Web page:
VIDEO: A Place Anyone Can Call Home

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Walking into the International Christian School of Vienna is like walking onto a movie set. This kind of diversity doesn’t happen often! The 250 students come from 50 different countries with different backgrounds and religions, and different reasons for living in Austria… and they all have a place at ICSV.

There is a contagious energy in the hallways and classrooms of this school; the staff, students, and parents love ICSV and see it like a second home to them. We were so warmly welcomed in our few days at the school; they made our job easy with all the smiles! Take a look at the video we created for the International Christian School of Vienna.

Learn more at http://www.icsv.at

From One Adventure to the Next

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We hit the ground running when we left for China last October. Though we spent the majority of 2012 dreaming, learning, and planning for this crazy-sounding, overly ambitious year, we knew so little. That became more and more evident as we went from country to country, back to back to back. I didn’t know where Slovenia was. I didn’t know my Arabic numbers. I didn’t know a lick of Mandarin, or Indonesian, or Thai. On top of doing interviews and learning about the local ministries, we were learning about the country, too. There was no time to plan for the future.

Looking back, I wish we had time to reflect during the trip. A time in isolation, away from everything new, where we can write down all we’ve learned and heard, all we’ve thought about. The histories and testimonies are blending together in my head, if not just gone altogether. (The history part doesn’t surprise me… I retained absolutely nothing from any of the histories classes I took in school). If you’re planning a jam-packed trip, please take this advice and give yourself time between big cultural changes!

I still feel like I can see things pretty clearly in my head. When I drive down the streets here in Costa Rica, I see little scenes that remind me of specific spots in Romania or the Philippines. It’s the facts that I’m losing fast. Thankfully there’s always our library of 60,000+ photos — plus Google, Wikipedia, and Netflix — to refresh my memory.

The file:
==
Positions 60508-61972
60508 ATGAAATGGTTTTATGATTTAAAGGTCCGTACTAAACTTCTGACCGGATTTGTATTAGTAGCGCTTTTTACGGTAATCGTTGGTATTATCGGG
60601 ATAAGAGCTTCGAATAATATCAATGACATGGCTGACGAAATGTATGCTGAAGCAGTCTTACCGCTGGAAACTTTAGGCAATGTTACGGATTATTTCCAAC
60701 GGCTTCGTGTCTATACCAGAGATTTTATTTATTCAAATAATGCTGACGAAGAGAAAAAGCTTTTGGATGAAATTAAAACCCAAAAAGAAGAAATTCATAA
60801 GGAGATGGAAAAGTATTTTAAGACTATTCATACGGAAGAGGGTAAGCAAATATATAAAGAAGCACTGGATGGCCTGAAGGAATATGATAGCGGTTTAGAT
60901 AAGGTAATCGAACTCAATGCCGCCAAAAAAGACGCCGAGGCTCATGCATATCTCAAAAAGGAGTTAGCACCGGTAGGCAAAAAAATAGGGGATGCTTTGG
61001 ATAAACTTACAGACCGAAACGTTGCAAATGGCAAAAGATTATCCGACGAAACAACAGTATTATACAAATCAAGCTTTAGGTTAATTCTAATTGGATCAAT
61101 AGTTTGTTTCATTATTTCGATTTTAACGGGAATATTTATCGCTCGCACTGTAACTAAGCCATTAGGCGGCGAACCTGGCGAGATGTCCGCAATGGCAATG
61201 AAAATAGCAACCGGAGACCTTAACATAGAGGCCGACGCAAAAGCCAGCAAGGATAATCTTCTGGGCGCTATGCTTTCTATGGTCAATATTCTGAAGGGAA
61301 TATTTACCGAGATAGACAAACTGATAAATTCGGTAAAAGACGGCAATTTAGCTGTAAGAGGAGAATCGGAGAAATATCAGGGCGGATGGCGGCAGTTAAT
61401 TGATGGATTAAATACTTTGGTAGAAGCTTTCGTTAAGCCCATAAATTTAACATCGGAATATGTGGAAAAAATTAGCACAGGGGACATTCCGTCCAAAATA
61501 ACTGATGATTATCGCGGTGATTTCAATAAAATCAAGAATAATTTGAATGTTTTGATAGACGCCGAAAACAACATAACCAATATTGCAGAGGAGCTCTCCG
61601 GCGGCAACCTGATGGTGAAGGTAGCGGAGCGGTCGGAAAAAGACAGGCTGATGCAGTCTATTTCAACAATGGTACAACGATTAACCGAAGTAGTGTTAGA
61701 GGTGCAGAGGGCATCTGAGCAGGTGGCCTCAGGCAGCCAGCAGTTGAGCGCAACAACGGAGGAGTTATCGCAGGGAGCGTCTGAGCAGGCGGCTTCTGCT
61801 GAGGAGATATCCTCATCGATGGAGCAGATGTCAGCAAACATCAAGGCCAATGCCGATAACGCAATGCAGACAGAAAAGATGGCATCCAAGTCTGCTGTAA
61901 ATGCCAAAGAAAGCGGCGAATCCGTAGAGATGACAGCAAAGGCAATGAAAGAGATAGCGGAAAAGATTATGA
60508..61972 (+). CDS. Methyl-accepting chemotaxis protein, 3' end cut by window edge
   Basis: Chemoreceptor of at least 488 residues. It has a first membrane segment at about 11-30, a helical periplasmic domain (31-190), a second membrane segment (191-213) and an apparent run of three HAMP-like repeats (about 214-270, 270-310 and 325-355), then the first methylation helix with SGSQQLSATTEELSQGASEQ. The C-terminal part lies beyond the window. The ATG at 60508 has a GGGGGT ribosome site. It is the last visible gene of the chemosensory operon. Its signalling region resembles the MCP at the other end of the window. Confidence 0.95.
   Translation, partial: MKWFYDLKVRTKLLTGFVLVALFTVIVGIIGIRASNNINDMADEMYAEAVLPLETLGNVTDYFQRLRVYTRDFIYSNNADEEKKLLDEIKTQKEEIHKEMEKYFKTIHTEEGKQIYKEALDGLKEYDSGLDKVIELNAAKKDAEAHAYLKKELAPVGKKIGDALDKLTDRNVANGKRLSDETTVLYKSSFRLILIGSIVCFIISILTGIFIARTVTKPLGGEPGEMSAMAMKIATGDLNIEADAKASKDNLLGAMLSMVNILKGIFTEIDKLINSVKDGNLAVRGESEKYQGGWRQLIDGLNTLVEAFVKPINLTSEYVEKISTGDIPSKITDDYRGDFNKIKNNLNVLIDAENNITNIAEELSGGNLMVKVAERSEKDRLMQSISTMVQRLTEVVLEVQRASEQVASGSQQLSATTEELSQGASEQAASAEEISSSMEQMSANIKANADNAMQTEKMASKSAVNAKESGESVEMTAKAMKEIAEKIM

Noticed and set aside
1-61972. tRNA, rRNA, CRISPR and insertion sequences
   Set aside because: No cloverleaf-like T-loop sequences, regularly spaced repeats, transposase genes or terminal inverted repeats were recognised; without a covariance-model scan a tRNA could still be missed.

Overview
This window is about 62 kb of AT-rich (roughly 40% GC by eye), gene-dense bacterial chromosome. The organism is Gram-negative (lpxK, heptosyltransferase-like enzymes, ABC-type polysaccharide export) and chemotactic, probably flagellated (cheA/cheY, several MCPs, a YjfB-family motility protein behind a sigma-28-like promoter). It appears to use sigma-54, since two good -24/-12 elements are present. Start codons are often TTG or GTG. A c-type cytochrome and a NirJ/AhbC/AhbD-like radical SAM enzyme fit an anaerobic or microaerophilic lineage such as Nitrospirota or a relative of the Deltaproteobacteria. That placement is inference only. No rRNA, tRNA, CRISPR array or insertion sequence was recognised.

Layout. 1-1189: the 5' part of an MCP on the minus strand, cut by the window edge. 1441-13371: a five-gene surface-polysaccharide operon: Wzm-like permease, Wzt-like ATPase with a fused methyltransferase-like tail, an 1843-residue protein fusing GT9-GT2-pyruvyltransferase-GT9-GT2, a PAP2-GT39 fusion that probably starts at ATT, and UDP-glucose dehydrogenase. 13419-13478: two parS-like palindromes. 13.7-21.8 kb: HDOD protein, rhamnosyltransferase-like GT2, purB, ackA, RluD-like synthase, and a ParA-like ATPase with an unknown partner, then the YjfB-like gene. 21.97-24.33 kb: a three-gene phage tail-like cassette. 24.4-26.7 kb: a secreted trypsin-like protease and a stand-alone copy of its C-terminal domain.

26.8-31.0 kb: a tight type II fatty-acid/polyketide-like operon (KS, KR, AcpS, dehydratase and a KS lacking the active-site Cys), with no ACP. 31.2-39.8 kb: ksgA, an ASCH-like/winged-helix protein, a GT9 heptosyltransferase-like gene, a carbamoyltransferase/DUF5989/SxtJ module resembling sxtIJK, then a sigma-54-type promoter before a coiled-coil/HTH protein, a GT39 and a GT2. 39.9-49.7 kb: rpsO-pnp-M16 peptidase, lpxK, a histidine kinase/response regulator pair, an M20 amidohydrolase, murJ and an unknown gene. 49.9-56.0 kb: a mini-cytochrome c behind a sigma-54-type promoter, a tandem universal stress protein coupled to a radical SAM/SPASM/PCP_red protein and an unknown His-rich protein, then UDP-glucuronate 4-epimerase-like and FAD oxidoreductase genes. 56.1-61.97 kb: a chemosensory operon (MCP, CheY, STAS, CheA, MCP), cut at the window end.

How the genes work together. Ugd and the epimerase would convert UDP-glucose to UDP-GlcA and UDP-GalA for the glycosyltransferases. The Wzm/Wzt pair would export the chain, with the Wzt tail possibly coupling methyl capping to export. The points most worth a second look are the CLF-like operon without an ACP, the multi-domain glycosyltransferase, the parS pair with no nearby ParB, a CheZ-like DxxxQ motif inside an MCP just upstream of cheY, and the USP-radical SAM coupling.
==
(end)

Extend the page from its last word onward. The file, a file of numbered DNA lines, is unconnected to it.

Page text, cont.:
Now that we’re at the end of the trip, it’s been more difficult to live in the present without thinking about what’s next. The past two weeks have been going by in slow motion because of all the anticipation of finally going home. We were home twice earlier this year, but this time it’ll be different. This time we’ll be on the grid, in our house, unpacking all of our things. 2012 and 2013 were full of change, and everything was neatly blocked off in my Google Calendar. Now that it’s over, our future is just this big fat question mark. But you know what? I’m not freaking out about it. This is post-trip Claudia speaking — a toughened, less-panicky, more confident version of myself — and I’m really, really looking forward to getting settled into our home, processing the past year, and figuring out what I want to do next.

Just because the trip is over doesn’t mean the blogging will stop! Like I said, I have a lot to process, so I still have plenty to share. Plus, we have some fun trips coming up that we want to tell you about.

18 Interviews and All of This

We had 4.5 days in El Salvador to get to know all about a place called Semillas de Nueva Creacion (Seeds of a New Creation). Semillas is a multifaceted, super talented little organization that’s really hard to describe. They offer training for local pastors/leaders that really changes their worldview; it encourages them to see things in a new light and work together with other leaders to improve the community. So many great things have come out of or benefited from these trainings, and we saw a little bit of what’s possible when you work in a network of like-minded leaders. Here’s a little taste of our time with Semillas.

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Pupusas are the traditional fast food in El Salvador. Corn or rice flour with beans, cheese, veggies, or meat filling. So tasty!

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Monday morning Bible study at Casa Semillas

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Church in Quezaltepeque

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See the chicken feet?

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Saul’s sports ministry in Quezaltepeque

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This school is an excellent addition in the La Iberia community. The school semester is over but the kids still have to practice for their graduation performance!

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The girl in the blue tried to teach me to pronounce “perro” correctly. Fail.

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Pax Noticia is an online newspaper that shares the good news, too. They have their office as Semillas.

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This man holds math and Bible classes for the blind at Semillas. We had a great interview with one of the students.

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First time seeing someone write in Braille. So cool!

Obviously, 4.5 days is not nearly enough time! We really value the friendships we made in just these few days, and I’m glad our time was packed full of interesting interviews and trips to various projects. Next time we’ll have to squeeze in some sightseeing! And, next time we’ll make sure to be fluent in Spanish. I am really inspired now to relearn the language. When I get home, it’s going on my to-do list.